While the first growths are certainly some of the better producers of the Left Bank, today they often compete with some of the “lower ranked” producers (second, third, fourth, fifth growth) in quality and value. The Left Bank of Bordeaux subscribes to an arguably outdated method of classification that goes back to 1855. The finest chateaux in that year were judged on the basis of reputation and trading price; changes in rank since then have been miniscule at best. Today producers such as Chateau Pontet-Canet, Chateau Grand Puy-Lacoste, Chateau Lynch-Bages, among others (all fifth growth) offer some of the most outstanding wines in all of Bordeaux.

Defining characteristics of fine wines from Pauillac (i.e. Cabernet-based Bordeaux Blends) include inky and juicy blackcurrant, cedar or cigar box and plush or chalky tannins.

Layers of gravel in the Pauillac region are key to its wines’ character and quality. The layers offer excellent drainage in the relatively flat topography of the region allowing water to run off into “jalles” or streams, which subsequently flow off into the Gironde.

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One of the world’s most classic and popular styles of red wine, Bordeaux-inspired blends have spread from their homeland in France to nearly every corner of the New World, especially in California, Washington and Australia. Typically based on either Cabernet Sauvignon or Merlot and supported by Cabernet Franc, Malbec and Petit Verdot, these are sometimes referred to in the US as “Meritage” blends. In Bordeaux itself, Cabernet Sauvignon dominates in wines from the Left Bank of the Gironde River, while the Right Bank focuses on Merlot. Often, blends from outside the region are classified as being inspired by one or the other.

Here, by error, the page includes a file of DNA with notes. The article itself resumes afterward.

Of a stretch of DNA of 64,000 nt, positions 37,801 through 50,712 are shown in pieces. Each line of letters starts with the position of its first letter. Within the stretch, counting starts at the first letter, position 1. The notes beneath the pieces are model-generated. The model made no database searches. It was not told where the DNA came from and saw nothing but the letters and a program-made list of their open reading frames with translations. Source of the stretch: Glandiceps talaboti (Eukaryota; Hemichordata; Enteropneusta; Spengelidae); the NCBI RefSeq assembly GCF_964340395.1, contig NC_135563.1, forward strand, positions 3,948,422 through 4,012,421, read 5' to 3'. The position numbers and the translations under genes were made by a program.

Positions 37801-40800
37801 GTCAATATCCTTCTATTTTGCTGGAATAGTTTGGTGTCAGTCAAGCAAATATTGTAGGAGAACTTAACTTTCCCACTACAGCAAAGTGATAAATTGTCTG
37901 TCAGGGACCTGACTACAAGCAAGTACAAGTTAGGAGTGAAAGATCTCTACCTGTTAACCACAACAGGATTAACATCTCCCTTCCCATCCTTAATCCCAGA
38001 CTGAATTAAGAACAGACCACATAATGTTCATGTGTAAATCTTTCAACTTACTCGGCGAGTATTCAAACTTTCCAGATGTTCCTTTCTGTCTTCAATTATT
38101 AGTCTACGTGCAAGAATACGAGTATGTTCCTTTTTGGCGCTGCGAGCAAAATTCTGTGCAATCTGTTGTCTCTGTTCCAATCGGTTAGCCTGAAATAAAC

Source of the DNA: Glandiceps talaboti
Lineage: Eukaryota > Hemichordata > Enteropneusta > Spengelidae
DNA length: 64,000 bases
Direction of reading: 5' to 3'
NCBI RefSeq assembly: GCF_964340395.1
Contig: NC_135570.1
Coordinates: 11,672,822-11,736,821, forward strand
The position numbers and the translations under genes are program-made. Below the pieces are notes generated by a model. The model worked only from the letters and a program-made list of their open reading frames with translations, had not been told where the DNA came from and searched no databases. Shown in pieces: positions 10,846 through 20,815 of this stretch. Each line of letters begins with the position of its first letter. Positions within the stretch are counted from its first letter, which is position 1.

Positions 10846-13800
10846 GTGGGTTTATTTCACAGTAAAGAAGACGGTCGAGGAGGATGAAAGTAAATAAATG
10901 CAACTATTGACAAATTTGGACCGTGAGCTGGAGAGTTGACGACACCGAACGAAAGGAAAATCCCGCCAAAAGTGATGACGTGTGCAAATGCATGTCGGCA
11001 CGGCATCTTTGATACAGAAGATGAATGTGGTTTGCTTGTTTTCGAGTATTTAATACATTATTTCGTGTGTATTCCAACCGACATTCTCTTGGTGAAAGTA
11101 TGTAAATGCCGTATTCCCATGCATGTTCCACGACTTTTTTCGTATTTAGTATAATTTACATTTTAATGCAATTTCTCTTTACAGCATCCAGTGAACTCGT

Tasting Notes for Bordeaux Blends

Bordeaux Blends are dry, red wines and generally have aromas and flavors of black currant, black cherry plum, graphite, cedar and violet. Cabernet-based, Left-Bank-styled wines are typically more tannic and structured, while Merlot-based wines, modeled after the Right Bank, are softer and suppler. Cabernet Franc can add herbal notes, while Malbec and Petit Verdot contribute color and structure.

Perfect Food Pairings for Bordeaux Blends

Since Bordeaux red blends are often quite structured and tannic, they pair best with hearty, flavorful and fatty meat dishes. Any type of steak makes for a classic pairing. Equally welcome with these wines would be beef brisket, pot roast, braised lamb or smoked duck.

Sommelier Secrets for Bordeaux Blends

While the region of Bordeaux is limited to a select few approved grape varieties in specified percentages, the New World is free to experiment. Bordeaux blends in California may include equal amounts of Cabernet Franc and Malbec, for example. Occassionally a winemaker might add a small percentage of a non-Bordeaux variety, such as Syrah or Petite Sirah for a desired result.

MCYF431057_2017 Item# 431057